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ISU COMST 101 - Exam 1 Study Guide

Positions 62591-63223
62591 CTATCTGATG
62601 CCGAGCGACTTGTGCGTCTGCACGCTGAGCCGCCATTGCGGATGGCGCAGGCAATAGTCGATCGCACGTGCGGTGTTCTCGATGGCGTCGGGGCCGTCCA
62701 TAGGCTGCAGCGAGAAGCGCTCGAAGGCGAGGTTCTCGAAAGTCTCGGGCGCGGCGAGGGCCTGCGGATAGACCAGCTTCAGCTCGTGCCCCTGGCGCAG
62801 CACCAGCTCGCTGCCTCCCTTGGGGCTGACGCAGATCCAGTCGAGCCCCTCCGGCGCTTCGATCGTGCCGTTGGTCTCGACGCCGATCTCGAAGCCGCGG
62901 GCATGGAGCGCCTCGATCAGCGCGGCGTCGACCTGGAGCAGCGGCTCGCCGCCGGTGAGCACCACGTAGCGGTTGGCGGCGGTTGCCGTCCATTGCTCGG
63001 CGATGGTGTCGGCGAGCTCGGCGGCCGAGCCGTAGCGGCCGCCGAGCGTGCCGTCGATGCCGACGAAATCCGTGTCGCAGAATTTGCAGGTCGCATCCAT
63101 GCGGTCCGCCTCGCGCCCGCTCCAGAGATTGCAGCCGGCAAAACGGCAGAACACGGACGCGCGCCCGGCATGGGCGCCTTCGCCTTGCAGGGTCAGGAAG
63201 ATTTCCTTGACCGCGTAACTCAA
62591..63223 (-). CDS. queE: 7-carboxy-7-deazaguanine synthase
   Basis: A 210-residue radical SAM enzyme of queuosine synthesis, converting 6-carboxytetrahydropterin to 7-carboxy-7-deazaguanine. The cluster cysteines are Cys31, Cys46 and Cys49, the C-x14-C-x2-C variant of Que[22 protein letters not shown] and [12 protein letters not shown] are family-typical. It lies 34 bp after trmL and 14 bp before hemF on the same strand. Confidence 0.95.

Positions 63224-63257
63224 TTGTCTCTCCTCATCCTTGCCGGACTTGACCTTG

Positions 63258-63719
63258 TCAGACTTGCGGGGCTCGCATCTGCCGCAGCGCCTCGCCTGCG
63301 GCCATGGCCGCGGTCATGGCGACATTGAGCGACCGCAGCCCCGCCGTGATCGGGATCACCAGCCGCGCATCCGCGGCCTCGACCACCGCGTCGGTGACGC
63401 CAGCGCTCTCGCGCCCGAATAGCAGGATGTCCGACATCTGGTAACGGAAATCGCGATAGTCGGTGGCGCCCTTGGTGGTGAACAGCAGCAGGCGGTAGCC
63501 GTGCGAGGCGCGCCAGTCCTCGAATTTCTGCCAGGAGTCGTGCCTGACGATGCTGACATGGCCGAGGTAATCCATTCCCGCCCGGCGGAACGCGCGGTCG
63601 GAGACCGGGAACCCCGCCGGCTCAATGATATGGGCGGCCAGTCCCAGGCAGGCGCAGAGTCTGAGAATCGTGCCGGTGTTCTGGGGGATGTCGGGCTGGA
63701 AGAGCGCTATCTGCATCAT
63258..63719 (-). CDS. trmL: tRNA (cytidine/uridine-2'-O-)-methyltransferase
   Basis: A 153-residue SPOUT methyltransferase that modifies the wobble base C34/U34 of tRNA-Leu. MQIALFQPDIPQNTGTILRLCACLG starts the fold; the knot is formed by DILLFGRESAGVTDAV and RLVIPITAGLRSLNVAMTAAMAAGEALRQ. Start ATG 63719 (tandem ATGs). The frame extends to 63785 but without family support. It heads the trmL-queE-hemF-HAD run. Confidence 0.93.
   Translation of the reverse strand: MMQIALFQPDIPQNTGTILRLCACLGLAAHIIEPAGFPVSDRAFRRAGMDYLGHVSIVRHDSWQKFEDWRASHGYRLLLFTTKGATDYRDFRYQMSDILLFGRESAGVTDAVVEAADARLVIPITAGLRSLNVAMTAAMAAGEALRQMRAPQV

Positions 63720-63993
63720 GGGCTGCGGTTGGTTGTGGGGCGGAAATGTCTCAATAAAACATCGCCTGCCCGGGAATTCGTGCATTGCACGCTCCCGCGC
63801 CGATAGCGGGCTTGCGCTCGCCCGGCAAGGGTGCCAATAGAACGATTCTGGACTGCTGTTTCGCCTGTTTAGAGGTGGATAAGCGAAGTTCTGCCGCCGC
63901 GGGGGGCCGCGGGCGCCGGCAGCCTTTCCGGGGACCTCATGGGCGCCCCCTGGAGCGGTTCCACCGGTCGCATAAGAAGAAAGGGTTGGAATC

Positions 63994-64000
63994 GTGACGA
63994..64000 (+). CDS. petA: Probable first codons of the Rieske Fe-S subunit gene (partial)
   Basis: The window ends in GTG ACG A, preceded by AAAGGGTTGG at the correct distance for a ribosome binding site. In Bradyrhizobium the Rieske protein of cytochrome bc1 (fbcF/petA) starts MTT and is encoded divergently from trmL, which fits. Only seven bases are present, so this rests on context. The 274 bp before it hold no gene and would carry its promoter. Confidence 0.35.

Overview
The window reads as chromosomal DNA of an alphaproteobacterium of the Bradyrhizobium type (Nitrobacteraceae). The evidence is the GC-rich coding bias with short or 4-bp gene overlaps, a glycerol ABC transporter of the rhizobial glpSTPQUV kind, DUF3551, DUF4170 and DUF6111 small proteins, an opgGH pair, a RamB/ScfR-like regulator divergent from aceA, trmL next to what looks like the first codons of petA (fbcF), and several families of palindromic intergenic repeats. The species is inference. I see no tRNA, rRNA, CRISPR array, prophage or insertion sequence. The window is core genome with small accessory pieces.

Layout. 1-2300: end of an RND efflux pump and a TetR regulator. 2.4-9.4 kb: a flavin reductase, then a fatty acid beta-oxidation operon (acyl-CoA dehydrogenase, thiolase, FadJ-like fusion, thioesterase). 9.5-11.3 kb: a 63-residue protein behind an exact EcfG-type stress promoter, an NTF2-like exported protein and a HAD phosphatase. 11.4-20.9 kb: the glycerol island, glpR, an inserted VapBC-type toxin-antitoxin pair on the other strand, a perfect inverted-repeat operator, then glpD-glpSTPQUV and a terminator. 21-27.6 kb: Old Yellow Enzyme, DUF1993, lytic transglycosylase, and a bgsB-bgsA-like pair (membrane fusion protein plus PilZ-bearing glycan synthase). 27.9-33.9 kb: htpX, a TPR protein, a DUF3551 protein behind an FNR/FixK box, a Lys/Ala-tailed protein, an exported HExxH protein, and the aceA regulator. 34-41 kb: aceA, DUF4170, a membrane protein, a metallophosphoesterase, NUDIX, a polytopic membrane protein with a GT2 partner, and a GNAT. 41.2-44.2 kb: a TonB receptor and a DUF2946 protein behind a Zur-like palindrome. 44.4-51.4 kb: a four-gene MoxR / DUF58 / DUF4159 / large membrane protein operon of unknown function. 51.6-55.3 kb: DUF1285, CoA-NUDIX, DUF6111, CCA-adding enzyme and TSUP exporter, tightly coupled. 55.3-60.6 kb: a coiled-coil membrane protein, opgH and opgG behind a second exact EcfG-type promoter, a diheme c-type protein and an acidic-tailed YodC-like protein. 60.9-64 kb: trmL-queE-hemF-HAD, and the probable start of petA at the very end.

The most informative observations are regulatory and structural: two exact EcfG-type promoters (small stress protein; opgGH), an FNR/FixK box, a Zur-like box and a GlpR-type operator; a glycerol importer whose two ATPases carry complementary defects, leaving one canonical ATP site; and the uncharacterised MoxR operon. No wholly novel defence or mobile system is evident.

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COMST 101 1st Edition Exam # 1 Study Guide Lectures: 1 - 10Lecture 1 (January 14)The Communication TraditionWhat is Communication? Define Wiio's Law. How to achieve good communication?Communication:-Social action understood through peoplePrinciples of Communication:-We construct our own reality-Communication pervades all social life (language, symbols, nonverbal behavior)Wiio's Law:-Communication usually fails, except by accident-The more we communicate the worse communication succeedsGood Communication involves:-Setting, participants, message, channel, noise, and feedbackLecture 2 (January 16) What are the Canons of Rhetoric? History of Communication. What are the four types of modern period?Canons of Rhetoric:1. Invention: the topic and background2. Style: how the information is presented -Ethos -Pathos -Logos3. Arrangement: includes the introduction, states the purpose, lists arguments, ends with conclusion4. Memory: keep track of topic, style, and arrangement with mnemonics and acronyms5. Delivery: tone and volume of voice, nonverbal information presentedHistory of Communication:-Classical Period: finding truth-Medieval Renaissance Period: teach the word through writing and preaching-Modern Period: emphasis on free speechFour Types of Modern Period:1. Classical: adapting classical practice2. Psychological: link between communication and thought3. Belletristic: communication as art4. Elocutionary: improvement of presentationLecture 3 (January 21) What are the Idols of the cave? What are the Idols of the market? What are the Idols of the theater?Idols of the cave:-Stereotypes and personalities-Interpreting ambiguous information-Words don't mean things, people mean thingsIdols of the market:-The distortion of language -Example: yelling "fire!"Idols of the theater:-Accepting communication without thought-Using cues and heuristics based on authority (obeying superiors), linking (trusting people we like), and consensus (going along with the majority)Lecture 4 (January 23) How is the scientific method used in communication? How does communication shape our behavior?Use of scientific method:-Observation: direct vs. indirect communication-Description: labels of communication-Prediction: understanding limits of communication-Explanation: cause of communicationCommunication shaping behavior:-Thinking influences actions; we construct our own realityLecture 5 (January 26) Definitions, Models, and PerspectivesDefining communication, feedback models, and self-fulfilling prophecy. What are signs vs. symbols?Communication: transmission of information through the use of symbols-Varies in intent (fundamental attribution error: behavior of others understood through traits) and scope (self vs. others)-Concepts, ideas, and emotions conveyed through verbal and nonverbal cuesFeedback models: how communication is exchanged and altered between you and othersSelf fulfilling prophecy: false beliefs that come true via interactionSigns vs. Symbols:-Signs: show that something is there-Symbols: arbitrary representation of "thing" (name as a symbol)Lecture 6 (January 28) Models in communication. What are the perspectives of communication?Models: Abstract representation of a process used to organize thoughts, predict future, explain relationship between variables, and control variables-Halo effect: attraction= increased purchasing-Communication Studies Model vs. Freud's Model-Tested as necessary: Mendel's heredity theory and the existence of genes-No model is perfect, they are always incompletePerspectives of communication:1. Psychological: upstream, mental processes -Creating and improving communication, concerns with social context and the meeting of the minds2. Social Constructionist: downstream, cultural processes -Word building through mass communication-Communication connecting cultures through symbols, customs, traditions, and rules3. Pragmatic: interdependent behavior Lecture 7 (January 30) What was the famous experiment done by Clark and Hatfield? How are actions so imortant?Clark and Hatfield (1989)-People approach on campus by an attractive person of the opposite sex and asked to go on a date or to sleep with them. -Found that women are less likely to have casual sex; explained by the evolution theory (reproductive costs) and the social role theory (division of labor costs)Importance of actions: -Silence speaks louder than words-Ostracism and social exclusion affects self worth, the need to belong, aggression, and changes neural activityLecture 8 (February 2) Methods of DiscoveryScience in communication. What is scholarly research and what do the researchers do? Defining stereotype threat.Science: a systematic process for generating knowledge about the world-Intuition: common sense way of thinking using anecdotes based on real life (stereotypes and superstitions) that is influenced by biases-Authority: more persuasive than intuition, requires little thought and can lead to brainwashingScholarly Research: -Question oriented, methodological, replicable, self-critical and self-correcting cycleResearchers:1. Frame a research question by defining concepts conceptually and operationally2. Choose a method3. Collect data (insights, observations, measurements4. Interrupt data5. Make results publicStereotype threat: acting consistently with a common stereotype even if it is untrueLecture 9 (February 4) Importance of skepticism and defining epistemology? What are the goals of science? What is the third variable problem and the experimental method? Intuition and authority are important with paired with skepticismTwo current views of epistemology (a set of beliefs about science and knowledge):1. Logical Positivism: gain knowledge for own sake2. Humanistic: knowledge should serve peopleGoals of science:-Defining phenomena-Recording events: knowing what is linked to phenomena when not directly observable -Conceptual definition (abstract) vs. Operational definition (concrete, observable)-Relations among behaviors-Differences in behavior-Prediction: helps to understand things with limited information-Causality: covariation (prediction is not causal), temporal precedence (cause before effect), addressing alternative explanationsThird Variable Problem: the confounding variable that affects two other variablesExperimental method: